Students read an advanced paper at the beginning of a course and compile a list of terms they do not understand. As the course progresses, the instructor defines these terms. At the end of the course, students re-read the initial paper to gain an appreciation of how much they have learned.
Faculty develop a national security crisis and simulate placing the students on the National Security Council Staff to develop strategic options to drive U.S. foreign policy. By thrusting students into positions of responsibility for solutions to real-world issues, this activity requires students to draw on what they have learned and to think on their feet, and it fosters a deeper appreciation for the challenges associated with working on foreign policy.
In this activity, Nicole Deterding used a case study in her Sociology of Education section to integrate and apply theories of different types of capital (human, social, and cultural) and to clarify student understanding.
Created by Laura Conner, Susan Hester, Anne-Marie Hoskinson, Mary Beth Leigh, Andy Martin ,and Tom Powershis, and contributed by Yale University's Center for Scientific Teaching, this case study lesson reinforces the concept of coevolution and gives students practice with the analysis and interpretation of data.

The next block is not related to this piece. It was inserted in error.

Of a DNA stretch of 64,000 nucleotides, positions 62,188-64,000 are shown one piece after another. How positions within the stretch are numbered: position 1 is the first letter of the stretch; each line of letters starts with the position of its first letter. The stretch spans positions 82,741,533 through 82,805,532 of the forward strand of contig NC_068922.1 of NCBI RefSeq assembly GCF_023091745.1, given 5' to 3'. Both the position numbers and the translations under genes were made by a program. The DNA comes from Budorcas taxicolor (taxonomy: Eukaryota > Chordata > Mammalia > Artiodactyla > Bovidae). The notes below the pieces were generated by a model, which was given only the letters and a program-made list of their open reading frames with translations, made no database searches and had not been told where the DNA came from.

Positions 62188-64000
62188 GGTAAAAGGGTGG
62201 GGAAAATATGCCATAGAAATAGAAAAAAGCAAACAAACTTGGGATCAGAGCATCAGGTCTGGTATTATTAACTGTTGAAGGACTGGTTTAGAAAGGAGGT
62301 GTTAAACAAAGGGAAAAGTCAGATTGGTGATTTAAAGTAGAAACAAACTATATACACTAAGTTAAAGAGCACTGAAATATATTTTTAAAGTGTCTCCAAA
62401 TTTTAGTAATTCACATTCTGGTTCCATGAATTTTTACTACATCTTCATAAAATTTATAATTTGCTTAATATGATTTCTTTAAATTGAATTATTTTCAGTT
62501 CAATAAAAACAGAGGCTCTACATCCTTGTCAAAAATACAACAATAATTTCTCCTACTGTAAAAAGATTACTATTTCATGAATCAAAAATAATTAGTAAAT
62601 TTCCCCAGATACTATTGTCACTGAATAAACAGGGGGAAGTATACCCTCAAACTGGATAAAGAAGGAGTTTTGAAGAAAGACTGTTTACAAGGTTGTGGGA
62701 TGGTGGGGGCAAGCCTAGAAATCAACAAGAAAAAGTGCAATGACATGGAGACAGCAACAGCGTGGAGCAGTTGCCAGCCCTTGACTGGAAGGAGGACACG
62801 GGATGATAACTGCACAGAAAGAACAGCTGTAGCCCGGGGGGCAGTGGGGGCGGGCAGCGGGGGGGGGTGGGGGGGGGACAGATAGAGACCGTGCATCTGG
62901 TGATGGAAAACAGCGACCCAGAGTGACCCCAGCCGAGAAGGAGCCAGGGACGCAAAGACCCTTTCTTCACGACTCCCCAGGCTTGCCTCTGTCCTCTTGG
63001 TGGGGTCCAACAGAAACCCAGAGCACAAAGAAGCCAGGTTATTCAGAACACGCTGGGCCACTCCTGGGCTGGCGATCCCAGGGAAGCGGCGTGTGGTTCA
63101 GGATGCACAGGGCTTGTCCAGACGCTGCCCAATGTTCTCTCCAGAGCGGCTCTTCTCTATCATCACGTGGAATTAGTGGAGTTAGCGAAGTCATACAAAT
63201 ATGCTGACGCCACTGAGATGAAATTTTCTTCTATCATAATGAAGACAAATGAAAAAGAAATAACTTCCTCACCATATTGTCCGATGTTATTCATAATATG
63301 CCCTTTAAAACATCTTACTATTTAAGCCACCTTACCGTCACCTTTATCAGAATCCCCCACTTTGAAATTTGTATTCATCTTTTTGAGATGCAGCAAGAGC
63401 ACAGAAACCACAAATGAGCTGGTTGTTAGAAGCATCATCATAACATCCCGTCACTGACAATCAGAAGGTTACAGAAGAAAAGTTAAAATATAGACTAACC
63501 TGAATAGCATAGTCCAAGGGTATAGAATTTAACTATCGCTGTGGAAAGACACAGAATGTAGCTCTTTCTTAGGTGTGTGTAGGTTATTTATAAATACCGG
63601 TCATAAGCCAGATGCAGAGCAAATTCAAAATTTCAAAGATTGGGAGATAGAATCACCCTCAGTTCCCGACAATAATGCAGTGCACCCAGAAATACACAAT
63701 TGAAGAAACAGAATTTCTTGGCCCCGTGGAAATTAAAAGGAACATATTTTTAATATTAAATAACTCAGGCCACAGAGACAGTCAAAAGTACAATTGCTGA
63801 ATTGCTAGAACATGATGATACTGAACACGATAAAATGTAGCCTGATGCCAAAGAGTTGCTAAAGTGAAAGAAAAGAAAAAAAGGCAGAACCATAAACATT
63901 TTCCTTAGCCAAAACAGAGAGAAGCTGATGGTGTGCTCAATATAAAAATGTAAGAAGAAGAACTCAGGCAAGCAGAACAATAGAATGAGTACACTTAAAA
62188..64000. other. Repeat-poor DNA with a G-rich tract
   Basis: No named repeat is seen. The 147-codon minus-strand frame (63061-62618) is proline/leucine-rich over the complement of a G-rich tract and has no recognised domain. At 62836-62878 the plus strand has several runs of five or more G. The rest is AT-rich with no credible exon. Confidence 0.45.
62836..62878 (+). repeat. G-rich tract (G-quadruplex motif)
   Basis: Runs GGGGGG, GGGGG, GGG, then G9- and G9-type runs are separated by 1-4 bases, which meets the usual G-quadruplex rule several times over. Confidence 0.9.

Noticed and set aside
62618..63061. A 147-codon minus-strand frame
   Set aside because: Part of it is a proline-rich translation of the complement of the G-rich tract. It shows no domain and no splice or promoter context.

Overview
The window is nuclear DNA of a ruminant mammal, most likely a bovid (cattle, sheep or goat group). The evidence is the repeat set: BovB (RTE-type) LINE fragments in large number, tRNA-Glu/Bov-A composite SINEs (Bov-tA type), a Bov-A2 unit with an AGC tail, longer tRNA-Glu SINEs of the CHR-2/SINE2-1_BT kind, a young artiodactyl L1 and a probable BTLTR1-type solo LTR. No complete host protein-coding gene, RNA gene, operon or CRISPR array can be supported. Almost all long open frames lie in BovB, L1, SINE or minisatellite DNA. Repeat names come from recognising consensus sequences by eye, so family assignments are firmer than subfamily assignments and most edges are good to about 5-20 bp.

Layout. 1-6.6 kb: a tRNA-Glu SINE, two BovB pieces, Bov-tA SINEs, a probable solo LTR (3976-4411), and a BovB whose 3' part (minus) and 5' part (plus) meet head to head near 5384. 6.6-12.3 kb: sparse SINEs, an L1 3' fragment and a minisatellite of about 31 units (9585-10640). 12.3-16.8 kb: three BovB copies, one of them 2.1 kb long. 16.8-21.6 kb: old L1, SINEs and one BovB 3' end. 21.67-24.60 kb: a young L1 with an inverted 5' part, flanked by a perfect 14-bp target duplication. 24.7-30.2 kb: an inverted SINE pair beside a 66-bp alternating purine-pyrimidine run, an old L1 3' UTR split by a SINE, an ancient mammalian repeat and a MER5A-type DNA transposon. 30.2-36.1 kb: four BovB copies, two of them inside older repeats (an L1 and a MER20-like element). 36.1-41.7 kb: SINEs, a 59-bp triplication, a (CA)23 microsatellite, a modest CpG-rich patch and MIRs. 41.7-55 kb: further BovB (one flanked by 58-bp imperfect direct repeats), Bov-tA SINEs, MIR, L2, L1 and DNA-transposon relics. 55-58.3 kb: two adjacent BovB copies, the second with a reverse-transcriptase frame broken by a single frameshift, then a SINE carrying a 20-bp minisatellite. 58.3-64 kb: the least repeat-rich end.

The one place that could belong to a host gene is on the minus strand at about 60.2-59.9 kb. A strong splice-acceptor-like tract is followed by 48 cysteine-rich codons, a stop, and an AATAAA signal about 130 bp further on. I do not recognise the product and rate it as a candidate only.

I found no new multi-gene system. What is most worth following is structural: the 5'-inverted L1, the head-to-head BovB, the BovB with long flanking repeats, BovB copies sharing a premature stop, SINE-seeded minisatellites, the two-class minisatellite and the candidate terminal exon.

Students use role-playing during a case study to demonstrate narrative leadership and improvise how they would handle a difficult situation if it arose in the workplace. Through this activity, students have a chance to practice leading a group through a moment of disruption.
This learning module teaches medical students how to form a trusting relationship with children and their families during medical encounters, through classroom, tutorial, role-play, and team-based learning.
Students develop a greenhouse gas inventory and reduction plan for a business, non-profit, government entity, or other institution by working with the organization to understand their sources of emissions and find practical methods of reducing them.